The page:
The Golden Globes, DKNY, Taylor Swift and Content Marketing Honesty


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What is the value of honesty in content marketing? A question with two perfectly acceptable, but totally opposite, answers.

On the one hand, it’s hugely important to be honest and open with your content’s audience. Content marketing is supposed to build credibility and it’s hard to be credible when you can’t be honest. On the other hand, too much honesty can be just that. The truth can hurt and the wrong piece of honesty in the wrong place can land you in hot water. Look at any list of content marketing errors, at least half will be truth related faux pas.

Which brings us to last night’s Golden Globe awards and the case of @dkny. The Twitter account claims to be that of a DKNY PR girl and tweets on all matters fashion as well as providing an insight into PR life in New York city. The account is a nicely put together, well-targeted content marketing channel. It provides just the kind of info and opinion that it’s target market might want to read. And last night was no different as the PR girl spent the evening live-tweeting the Golden Globes.

When Tweets Go Bad

For the most part it was pretty standard fare, comments on style before the show and speeches during. One thing that did catch the eye though was a retweet by New York Times journalist Brian Stelter. DKNY had apparently tweeted “OMG seriously?! HATE!!!” when Taylor Swift failed to tell Ryan Seacrest that she was wearing DKNY.

I say apparently because the tweet no longer appears on @dkny‘s timeline. The retweet seems to have been a comment on the PR girl’s haste to criticize over a PR push that hadn’t achieved its big moment. She even rushed to correct Stelter, claiming she was criticizing Seacrest and not Taylor Swift. Presumably this is why the tweet disappeared.

At a glance it’s another faux pas for one of those lists. But the question is, what was wrong with @dkny‘s tweet? She had spent the hours prior to Taylor Swift’s appearance building up to the dress. Her whole evening of content marketing and PR was built on that moment. And it didn’t happen.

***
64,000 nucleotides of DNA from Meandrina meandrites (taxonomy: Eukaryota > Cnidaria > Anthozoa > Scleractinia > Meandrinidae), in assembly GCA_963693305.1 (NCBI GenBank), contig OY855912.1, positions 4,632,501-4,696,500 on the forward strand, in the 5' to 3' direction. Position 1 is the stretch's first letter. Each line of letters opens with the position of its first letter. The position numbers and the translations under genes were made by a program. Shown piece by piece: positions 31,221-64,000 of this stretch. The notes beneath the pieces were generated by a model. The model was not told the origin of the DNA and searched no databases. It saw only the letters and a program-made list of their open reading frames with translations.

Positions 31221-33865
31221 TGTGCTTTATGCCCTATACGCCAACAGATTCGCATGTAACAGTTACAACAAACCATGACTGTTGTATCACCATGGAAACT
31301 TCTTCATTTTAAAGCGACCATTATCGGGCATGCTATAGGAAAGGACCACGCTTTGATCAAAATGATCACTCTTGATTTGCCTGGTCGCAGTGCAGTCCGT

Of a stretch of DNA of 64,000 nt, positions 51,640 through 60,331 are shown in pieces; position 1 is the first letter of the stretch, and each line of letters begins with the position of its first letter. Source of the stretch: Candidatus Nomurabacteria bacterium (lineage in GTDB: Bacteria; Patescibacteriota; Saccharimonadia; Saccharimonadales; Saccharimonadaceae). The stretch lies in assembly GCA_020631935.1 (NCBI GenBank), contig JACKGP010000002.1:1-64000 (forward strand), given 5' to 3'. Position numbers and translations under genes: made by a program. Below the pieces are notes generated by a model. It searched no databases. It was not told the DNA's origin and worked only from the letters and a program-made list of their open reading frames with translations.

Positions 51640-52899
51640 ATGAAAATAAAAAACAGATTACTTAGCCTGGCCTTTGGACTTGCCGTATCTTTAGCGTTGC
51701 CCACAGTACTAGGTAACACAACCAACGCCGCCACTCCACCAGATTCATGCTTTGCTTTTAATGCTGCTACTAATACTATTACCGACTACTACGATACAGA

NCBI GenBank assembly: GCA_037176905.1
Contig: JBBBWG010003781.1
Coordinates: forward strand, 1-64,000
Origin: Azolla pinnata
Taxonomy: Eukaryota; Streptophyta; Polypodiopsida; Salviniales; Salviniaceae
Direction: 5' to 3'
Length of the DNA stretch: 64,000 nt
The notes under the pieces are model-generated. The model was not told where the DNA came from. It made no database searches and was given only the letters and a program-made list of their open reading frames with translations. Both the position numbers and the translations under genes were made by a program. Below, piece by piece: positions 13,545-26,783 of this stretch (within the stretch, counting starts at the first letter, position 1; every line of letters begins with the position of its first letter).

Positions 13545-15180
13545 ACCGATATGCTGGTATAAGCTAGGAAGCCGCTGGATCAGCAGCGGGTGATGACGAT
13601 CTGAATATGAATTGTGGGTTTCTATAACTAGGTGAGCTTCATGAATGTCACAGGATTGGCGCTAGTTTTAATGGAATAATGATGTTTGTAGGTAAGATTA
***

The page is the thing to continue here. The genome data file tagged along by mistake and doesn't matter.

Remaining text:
Making the Wrong Move

Is she not entitled to be unhappy? I would be. Taylor Swift was no doubt briefed on what she needed to say, that’s why she was wearing the dress. Seacrest also knew the importance of that issue on nights like these. So why shouldn’t DKNY be annoyed that it didn’t happen? And why can’t they tweet about it?

She obviously felt she’d done something wrong; she deleted the tweet ands clarified. Stelter obviously felt the same as he retweeted it. Let’s look at the question again. What is the value of honesty in content marketing?

The Value of Honesty

The DKNY PR girl was very honest in her content last night. It was certainly an understandable and credible reaction. Two key targets of content marketing achieved, but it appeared to be a mistake. In fact, the correction damaged credibility. It gave the whole night’s tweets a polished, PR-ey feel that they hadn’t had before. Anyone reading knew that she was willing to monitor and edit her thoughts to protect the corporate image. That’s a given with content marketing but the correction and deletion made it palpable.

So was it too much honesty? Look at the tweet. It wasn’t insulting or overly critical of anyone. I’m sure those who invested money in that interview blamed either Swift or Seacrest for the missing soundbite. I imagine they had some more choice words for their chosen culprit. That’s not what was in the tweet. It was vented frustration, nothing more.

All of which leads me right back to the start. What is the value in honesty in content marketing? In theory it seems like a valuable asset, in practice it can be something else.

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Republished with author's permission from original post.

Eoin Keenan
Media and Content Manager at Silicon Cloud. We help businesses to drive leads and build customer relationships through online marketing and social media. I blog mainly about social media & marketing, with some tech thrown in for good measure. All thoughts come filtered through other lives in finance, ecommerce, customer service and journalism.


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